Inside the Studio with Clinton Pratt

 This student just started lessons in March. We only had a few lessons before moving to online lessons. In this clip, I'm preparing him for the first piece in the method book that involves dotted half notes and triple meter. The rhythm patterns that we do in the video are in the piece, but he hasn't seen the piece yet. I'm reviewing steady bea...
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Let Them Eat Cake! Teaching Piano Using Stacked Engagement Layers

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Piano playing requires the involvement and simultaneous coordination of many different parts of the brain and the mind.1 The aural center forms an image of the way a piece should sound—a goal for performance. Motor processing directs the arm, hand, and fingers in controlling the piano keys. Visual and reading processes are required for decoding mus...
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May/June 2018: Create and Motivate

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Combining scales and chordsHere are three exercises that benefit all musicians regardless of their preferred style or approach to making music:1. Scales2. Chord drills3. Scales and chords togetherThe last two columns offered interesting ways to practice the first two. Now, here's a way to combine scales and chords into one activ...
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Method reviews return! A review of Piano Safari

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Method reviews return! In 2009, Clavier Companion began a series of reviews exploring all of the major piano methods published at that time. Two years later, the series concluded and we had covered twelve major methods! (You can access these articles collected into a special digital issue on the claviercompanion.com website.) Since then there have ...
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Roll over, Mozart: Creative improvisation and composition activities

The skill of improvisation is often looked upon as the realm of jazz musicians. Many classical musicians would not dream of "riffing" with Beethoven or Mozart melodies. However, incorporating elements of improvisation and composition in classical pieces can provide students with an active, creative approach for learning repertoire.This "messin...
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The complete musician: A conversation with Robert Levin

The complete musician: A conversation with Robert Levin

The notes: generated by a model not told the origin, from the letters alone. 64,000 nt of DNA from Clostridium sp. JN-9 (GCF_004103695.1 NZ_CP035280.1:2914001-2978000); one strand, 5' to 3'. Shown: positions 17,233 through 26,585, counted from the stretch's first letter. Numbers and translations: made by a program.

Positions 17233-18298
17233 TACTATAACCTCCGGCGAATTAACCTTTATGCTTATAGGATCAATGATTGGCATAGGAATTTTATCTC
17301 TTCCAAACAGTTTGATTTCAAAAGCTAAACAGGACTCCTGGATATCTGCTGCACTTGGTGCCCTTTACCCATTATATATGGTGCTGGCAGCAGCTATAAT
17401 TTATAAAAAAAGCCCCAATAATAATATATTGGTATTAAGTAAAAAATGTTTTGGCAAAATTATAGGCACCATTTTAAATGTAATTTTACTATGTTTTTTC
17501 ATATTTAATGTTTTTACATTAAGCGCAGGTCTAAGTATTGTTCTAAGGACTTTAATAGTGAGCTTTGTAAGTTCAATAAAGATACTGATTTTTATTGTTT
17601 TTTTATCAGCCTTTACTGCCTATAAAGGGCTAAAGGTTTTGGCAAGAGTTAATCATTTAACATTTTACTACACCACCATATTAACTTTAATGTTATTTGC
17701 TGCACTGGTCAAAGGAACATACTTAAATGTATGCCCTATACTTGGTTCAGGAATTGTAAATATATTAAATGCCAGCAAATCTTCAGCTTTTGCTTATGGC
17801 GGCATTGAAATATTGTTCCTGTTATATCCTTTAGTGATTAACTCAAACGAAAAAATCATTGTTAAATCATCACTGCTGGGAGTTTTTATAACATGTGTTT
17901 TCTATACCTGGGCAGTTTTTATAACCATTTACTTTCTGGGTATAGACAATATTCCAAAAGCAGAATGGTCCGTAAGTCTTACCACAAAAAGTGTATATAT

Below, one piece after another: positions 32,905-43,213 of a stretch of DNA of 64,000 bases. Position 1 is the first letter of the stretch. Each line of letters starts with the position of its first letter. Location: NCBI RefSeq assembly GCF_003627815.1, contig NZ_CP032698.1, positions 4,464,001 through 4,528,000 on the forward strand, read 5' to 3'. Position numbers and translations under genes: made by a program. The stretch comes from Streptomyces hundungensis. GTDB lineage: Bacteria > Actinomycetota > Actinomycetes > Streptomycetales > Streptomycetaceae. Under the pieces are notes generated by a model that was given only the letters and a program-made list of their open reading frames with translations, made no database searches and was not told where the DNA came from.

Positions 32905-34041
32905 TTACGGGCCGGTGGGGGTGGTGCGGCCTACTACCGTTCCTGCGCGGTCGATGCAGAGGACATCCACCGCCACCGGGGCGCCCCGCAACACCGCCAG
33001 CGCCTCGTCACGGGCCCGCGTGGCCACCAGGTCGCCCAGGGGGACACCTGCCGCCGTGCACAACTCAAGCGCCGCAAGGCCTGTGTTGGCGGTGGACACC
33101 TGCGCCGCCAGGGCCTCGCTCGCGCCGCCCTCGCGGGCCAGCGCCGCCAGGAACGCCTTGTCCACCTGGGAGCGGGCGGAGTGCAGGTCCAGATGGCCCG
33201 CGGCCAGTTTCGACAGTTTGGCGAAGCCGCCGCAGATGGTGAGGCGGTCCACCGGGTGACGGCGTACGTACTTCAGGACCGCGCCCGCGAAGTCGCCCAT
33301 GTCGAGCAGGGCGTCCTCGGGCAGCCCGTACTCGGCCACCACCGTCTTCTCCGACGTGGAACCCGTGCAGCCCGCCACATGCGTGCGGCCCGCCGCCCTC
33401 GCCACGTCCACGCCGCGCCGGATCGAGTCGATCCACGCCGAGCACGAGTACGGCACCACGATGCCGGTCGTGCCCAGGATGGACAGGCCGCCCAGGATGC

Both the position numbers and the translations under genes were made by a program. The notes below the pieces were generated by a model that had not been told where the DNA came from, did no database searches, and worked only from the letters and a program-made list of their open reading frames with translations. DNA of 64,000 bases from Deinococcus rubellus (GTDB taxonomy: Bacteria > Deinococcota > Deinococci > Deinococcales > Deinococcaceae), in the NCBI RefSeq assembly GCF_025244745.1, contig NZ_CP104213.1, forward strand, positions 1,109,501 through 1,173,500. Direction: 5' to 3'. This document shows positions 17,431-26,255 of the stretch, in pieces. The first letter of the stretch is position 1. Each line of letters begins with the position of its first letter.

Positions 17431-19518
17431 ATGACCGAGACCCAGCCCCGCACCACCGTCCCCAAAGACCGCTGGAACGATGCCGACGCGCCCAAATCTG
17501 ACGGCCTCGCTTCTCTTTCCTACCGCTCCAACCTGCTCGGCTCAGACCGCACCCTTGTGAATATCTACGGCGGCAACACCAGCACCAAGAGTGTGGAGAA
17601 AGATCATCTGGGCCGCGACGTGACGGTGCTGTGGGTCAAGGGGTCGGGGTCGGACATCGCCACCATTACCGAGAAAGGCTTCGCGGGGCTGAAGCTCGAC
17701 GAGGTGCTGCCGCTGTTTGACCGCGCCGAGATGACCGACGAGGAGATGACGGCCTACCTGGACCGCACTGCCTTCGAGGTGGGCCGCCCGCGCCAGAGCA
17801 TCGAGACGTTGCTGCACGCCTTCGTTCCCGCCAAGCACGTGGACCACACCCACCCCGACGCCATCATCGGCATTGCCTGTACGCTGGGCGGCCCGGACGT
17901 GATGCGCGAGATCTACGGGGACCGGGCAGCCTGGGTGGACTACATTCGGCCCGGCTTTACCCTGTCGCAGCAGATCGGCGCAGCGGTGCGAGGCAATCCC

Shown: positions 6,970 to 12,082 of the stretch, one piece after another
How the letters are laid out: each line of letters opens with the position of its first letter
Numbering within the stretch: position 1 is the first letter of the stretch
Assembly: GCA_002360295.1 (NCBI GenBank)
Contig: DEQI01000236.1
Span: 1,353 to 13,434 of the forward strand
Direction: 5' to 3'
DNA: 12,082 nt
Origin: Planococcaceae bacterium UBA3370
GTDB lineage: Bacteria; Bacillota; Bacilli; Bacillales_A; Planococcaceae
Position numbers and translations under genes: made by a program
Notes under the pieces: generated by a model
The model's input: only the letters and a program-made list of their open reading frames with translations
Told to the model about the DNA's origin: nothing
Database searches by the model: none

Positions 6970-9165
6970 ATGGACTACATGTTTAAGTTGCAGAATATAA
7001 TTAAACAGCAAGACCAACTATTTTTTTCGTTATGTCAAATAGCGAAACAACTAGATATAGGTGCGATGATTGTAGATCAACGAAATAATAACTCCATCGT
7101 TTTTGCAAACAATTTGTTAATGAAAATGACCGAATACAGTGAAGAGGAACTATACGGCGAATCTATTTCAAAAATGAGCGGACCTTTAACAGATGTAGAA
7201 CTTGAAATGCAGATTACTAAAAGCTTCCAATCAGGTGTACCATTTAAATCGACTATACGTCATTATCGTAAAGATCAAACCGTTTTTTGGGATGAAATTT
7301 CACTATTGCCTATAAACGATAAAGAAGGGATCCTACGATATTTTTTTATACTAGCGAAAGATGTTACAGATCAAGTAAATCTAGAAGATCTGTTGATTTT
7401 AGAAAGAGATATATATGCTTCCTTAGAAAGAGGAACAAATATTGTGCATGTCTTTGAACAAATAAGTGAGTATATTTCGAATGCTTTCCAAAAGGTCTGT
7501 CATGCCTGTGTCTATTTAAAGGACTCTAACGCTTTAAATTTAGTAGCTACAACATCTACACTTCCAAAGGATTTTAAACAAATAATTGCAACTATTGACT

Robert Levin is a master keyboard artist who performs on the harpsichord, fortepiano, and modern concert grand. He is also a conductor, theorist, musicologist, author, and professor, and his career has taken him all over the world. He is especially known for improvising embellishments and cadenzas in Classical repertoire, and he has recorded for pr...
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Blues 103-Improvisation

In the last two columns, we looked at the steps involved in composing and varying a basic Blues melody. The next step is to stretch the form even further by adding improvisation.Blues scalesYou know how it feels good to complain a little now and then? It gets your concerns off your chest and clears the air. Sometimes, yesterday's problems can even ...
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What jazz contributes to the classical pianist

There is a long tradition of teaching quality classical piano in Canada. There are also a myriad of support systems to teach theory and written scores in a variety of contemporary styles. Then there's jazz. Some teachers like it and some don't. Others don't feel knowledgeable enough to include it in their studios. For many teachers it is a big unkn...
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Blues 102—Variations

Having addressed in the last column how to help students compose simple Blues tunes, let's now consider how to help them add on to their creations.1. Embellish the melodyWhether notated or improvised, ask your students to play their compositions a couple of times to be sure the melody is "set." If a melody is too elaborate, encourage paring it down...
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Blues 101: Basics

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Blues music evolved from its eighteenth-century roots in the work songs and lamentations of enslaved African-Americans to become one of the most identifiable streams in American music. If you grew up in the United States when I did, you heard it on the radio (Jerry Lee Lewis, B.B King, Eric Clapton, Ray Charles), in movies (The Blues Brothers), and...
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Beyond major and minor: A composer’s understanding of chords and scales